COLUMN: Trump’s Budget is Unsurprisingly Draconian

Courtesy: REUTERS/Kevin Lamarque

By David DePriest, Columnist
Posted 1:50 AM EST, Sat., April 1, 2017

Aside from the question of my ideological and political affiliation, there’s the question of nostalgia. I grew up on “Sesame Street,” on “Cyberchase” and “Frontline.” On “Wait Wait, Don’t Tell Me” and “All Things Considered.” Publicly-funded media has done more for me as a person than any missile defense system, “Star Wars”-style aerial defense system, or “Big Ass Wall.” So too have NIH, the CDC, and the EPA. I can’t even count the number of people in my life who’ve been saved from death because of the work that these organizations do, and I can infer that these organizations have enriched the lives of many people like me, people who weren’t born to all the advantages that are afforded to others.

And it’s because of this personal connection that I’ve had a really hard time wrapping my head around Trump’s new budget proposal. Sure, the rational part of my head acknowledges that he cannot unilaterally implement this budget, that his power is limited by the checks and balances that have kept our government running for more than 200 years. It assures me that, like his similarly draconian healthcare bill, this budget proposal will fail spectacularly with no one to blame but the King of Deals himself. I’m assured of all of this, but it does very little to help me get it, or look at it as anything other than a middle finger to the very soul of America. I think to all the millions of people who, one way or another, are going to have the social safety net pulled out from under them. I think to the mothers and expectant mothers who can only get necessary health services (not just abortions) through Planned Parenthood, the Black children whose futures rely on whether or not they can attend before-school or after-school programs. I think to the immigrants, both documented and undocumented, who see the hope of living a normal life unafraid of discrimination or deportation sailing away. This budget, more than anything else, encapsulates the fear and loathing inherent to this administration. It in no way helps to further conservative or right-wing causes, instead opting for a vengeful raid of federal coffers, grabbing anything that’s not nailed down in order to pawn it off to pay for a wall of overcompensation and a Secret Police force.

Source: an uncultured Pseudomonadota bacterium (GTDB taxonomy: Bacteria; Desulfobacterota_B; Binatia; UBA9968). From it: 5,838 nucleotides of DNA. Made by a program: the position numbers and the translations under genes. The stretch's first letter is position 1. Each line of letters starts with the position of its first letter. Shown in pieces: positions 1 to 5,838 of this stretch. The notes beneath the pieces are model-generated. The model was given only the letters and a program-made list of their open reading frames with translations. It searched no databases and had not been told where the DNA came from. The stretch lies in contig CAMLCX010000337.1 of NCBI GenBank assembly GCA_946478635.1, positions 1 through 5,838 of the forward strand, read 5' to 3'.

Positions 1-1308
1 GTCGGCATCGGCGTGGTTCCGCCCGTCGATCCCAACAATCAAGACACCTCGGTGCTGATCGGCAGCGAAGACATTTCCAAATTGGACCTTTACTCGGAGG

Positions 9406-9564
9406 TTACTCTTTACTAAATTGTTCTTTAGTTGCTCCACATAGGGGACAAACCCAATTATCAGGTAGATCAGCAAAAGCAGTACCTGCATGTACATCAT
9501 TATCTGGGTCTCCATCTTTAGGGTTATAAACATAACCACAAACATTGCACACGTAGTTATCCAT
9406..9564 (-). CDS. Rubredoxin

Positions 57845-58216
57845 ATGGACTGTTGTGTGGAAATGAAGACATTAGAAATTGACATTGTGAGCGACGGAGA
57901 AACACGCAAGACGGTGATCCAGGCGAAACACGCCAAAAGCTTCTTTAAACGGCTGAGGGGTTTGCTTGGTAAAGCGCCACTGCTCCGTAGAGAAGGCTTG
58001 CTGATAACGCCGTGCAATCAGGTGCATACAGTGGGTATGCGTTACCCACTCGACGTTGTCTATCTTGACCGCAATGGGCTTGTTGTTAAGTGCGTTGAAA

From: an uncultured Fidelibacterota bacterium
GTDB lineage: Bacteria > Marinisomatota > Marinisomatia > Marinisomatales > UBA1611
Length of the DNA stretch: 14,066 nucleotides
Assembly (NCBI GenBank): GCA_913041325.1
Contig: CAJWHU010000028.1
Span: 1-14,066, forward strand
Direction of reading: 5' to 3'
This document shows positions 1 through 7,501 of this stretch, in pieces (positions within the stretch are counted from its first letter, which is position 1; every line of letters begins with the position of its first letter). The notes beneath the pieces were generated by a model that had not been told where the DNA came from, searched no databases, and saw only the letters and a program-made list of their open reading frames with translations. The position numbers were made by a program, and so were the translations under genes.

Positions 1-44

There is no good reason to functionally eliminate the Departments of Labor and Energy, while earmarking $2.6 billion towards building 62 miles of a wall. There’s no moral justification for slashing funds for Housing and Urban Development by nearly 5 percent, all while lamenting the deterioration of inner cities. There is no good reason at all to eliminate the National Endowment for the Arts or the Corporation for Public Broadcasting, which combined make up less than 1% of the total budget. To say that this budget is incongruous with the values of most Americans, or to say that it is fiscally unbalanced, solipsistic in its devotion to a capital-T “Trump doctrine,” and fundamentally evil in its implementation is to say what most people already know. To rage against this budget is to, again, yell into the gaping black chasm that is our modern American political landscape, hoping and praying for something, anything, to return from it. It all just makes you want to cry blood.

I’m tired. We’re all tired.

These last roughly 50 days have become so endlessly exhausting, so myopic and relentless that they’ve threatened to swallow us whole. We knew this would happen, we knew that when almost all of us in some way decried the media’s wall-to-wall coverage, when we yelled futily at our screens during the debates, when we cringed during the conventions at every mention. The descent into madness has been so carefully catalogued, so complete. We know exactly how we got here, but we wake up each day decrying just how absurd it’s gotten.

This budget, more than anything, is a test of our resolve. A litmus test to see how far gone we are as a collective. Have we reached the point that the downtrodden middle class of Germany and Italy did when, as Erich Fromm details in Escape from Freedom, being powerless excited a destructiveness that culminated in the solidification of fascist power? Are we already willing to scapegoat others in order to keep ourselves sane? As this administration drags its cloven hooves into its next 50 days, we’ll all see how much more we can take before we snap. So get ready.